Why the Insurance Industry Fascinates This Ariel Re Official

Why the Insurance Industry Fascinates This Ariel Re Official

Matt Wilken finds what he does highly satisfying despite originally dreaming of becoming a fighter pilot.

Ariel Re employee Matthew Wilken posing with wife and two young boys

Growing up, Matt Wilken wanted to join the Royal Air Force and become a fighter pilot. He even studied astrophysics at Queen Mary University of London, thinking perhaps one day he’d venture into space as well.

But Wilken developed so many ear infections growing up on Guadalcanal in the Pacific Solomon Islands that he became partially deaf in one ear. That doomed his dreams of flying.

“By the time I ended up graduating from the university, I had no real idea what I was going to do,” said Wilken, deputy global head of reinsurance at Ariel Re, a subsidiary of Argo Group.

He was interested in a career in London and was offered positions in both banking and advertising. However, it was insurance at the Lloyd’s of London Syndicate RJ Kiln that attracted him most, and he joined the firm in September 1991.

It’s a field he’s remained in ever since.

Wearing multiple hats

Although he’s not piloting fighter jets, Wilken, who joined Argo Re (now Ariel Re) as a founding member in 2008, takes great satisfaction in what he does.

“It’s an industry that is fascinating for me because it encapsulates multiple different lines of business,” Wilken said. “One minute you’re a marketer, and you’re trying to promote business and sell to the customers. The next minute you’re a mathematician trying to empirically assess and measure the value of risk. Then you’re a geologist or a hydrologist, and you’re trying to understand exactly what’s going to happen to the world around you and the vulnerability of changing weather patterns.”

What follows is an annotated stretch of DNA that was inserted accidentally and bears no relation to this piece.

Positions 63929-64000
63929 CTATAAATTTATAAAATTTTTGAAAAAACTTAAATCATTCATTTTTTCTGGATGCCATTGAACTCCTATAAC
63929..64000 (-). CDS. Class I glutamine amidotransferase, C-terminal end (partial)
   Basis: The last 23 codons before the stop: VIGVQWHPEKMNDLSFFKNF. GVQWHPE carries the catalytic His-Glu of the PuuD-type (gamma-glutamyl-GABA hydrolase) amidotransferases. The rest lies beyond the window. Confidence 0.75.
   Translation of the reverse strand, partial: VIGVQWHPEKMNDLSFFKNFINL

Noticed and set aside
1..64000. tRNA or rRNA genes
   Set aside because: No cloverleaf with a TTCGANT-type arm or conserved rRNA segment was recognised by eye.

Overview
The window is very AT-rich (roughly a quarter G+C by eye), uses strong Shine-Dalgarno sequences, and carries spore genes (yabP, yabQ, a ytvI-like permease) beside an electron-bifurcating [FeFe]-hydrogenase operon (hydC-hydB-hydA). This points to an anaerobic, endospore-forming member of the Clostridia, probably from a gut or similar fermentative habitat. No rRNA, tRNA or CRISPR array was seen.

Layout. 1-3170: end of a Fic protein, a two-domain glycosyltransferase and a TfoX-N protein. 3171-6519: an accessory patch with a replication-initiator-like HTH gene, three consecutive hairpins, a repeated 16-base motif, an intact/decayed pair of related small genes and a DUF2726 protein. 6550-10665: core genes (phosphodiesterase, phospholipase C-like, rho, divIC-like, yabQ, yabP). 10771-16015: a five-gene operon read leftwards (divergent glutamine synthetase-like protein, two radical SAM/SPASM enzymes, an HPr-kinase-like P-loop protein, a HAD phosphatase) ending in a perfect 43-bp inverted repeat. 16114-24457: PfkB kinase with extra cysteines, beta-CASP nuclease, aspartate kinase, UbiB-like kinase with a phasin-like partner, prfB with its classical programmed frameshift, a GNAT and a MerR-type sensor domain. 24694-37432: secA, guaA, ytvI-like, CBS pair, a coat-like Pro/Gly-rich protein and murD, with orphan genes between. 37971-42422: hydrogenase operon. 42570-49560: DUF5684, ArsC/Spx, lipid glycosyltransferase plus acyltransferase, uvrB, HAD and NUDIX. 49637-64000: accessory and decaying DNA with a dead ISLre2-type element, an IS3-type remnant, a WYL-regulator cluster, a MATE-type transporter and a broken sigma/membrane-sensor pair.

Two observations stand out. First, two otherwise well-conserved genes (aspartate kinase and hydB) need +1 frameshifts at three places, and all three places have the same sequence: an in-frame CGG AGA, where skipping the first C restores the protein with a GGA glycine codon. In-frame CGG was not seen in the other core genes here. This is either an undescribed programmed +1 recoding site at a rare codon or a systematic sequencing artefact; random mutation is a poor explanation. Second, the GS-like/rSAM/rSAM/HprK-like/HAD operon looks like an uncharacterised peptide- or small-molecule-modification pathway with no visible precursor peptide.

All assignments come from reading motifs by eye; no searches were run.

Dealing with catastrophic losses

Since a large part of Ariel Re’s coverage includes reinsurance in cases of catastrophes related to natural disasters or terrorism, the work can be particularly sobering.

“We’re dealing with earthquakes, or forest fires in California, or windstorms such as Irma and Maria,” Wilken said. “We’re one of those somber industries where we have to look at the death, devastation and destruction around us.”

No two days are the same

“And of course, we’re an international business, so you wake up to a swath of emails that come in from London,” he said.

Workloads can also vary depending on the time of year.

“January, June, April and July are extremely busy months,” he said. 

A passion for water sports

Wilken maintains an active lifestyle, having played sports including football and cricket, even serving as team captain many years ago. But his real passion is for water sports.

That includes surfing, windsurfing and kiteboarding.

“I used to surf in the U.K., in the bitterly cold North Sea,” he said. “So it was quite a delight to move to Bermuda where the sea is certainly bluer and warmer.”

Enormous changes ahead

Wilken marvels at the amount of information the insurance industry has available and how this will help shape its future.

“We’ve now collected more data in the last year than has ever existed in the history of mankind,” he said. “Access to data underpins people’s levels of risk assessment, and so the industry is going to face some enormous changes over the next decade as we embrace artificial intelligence and machine learning techniques and as this data network expands massively.”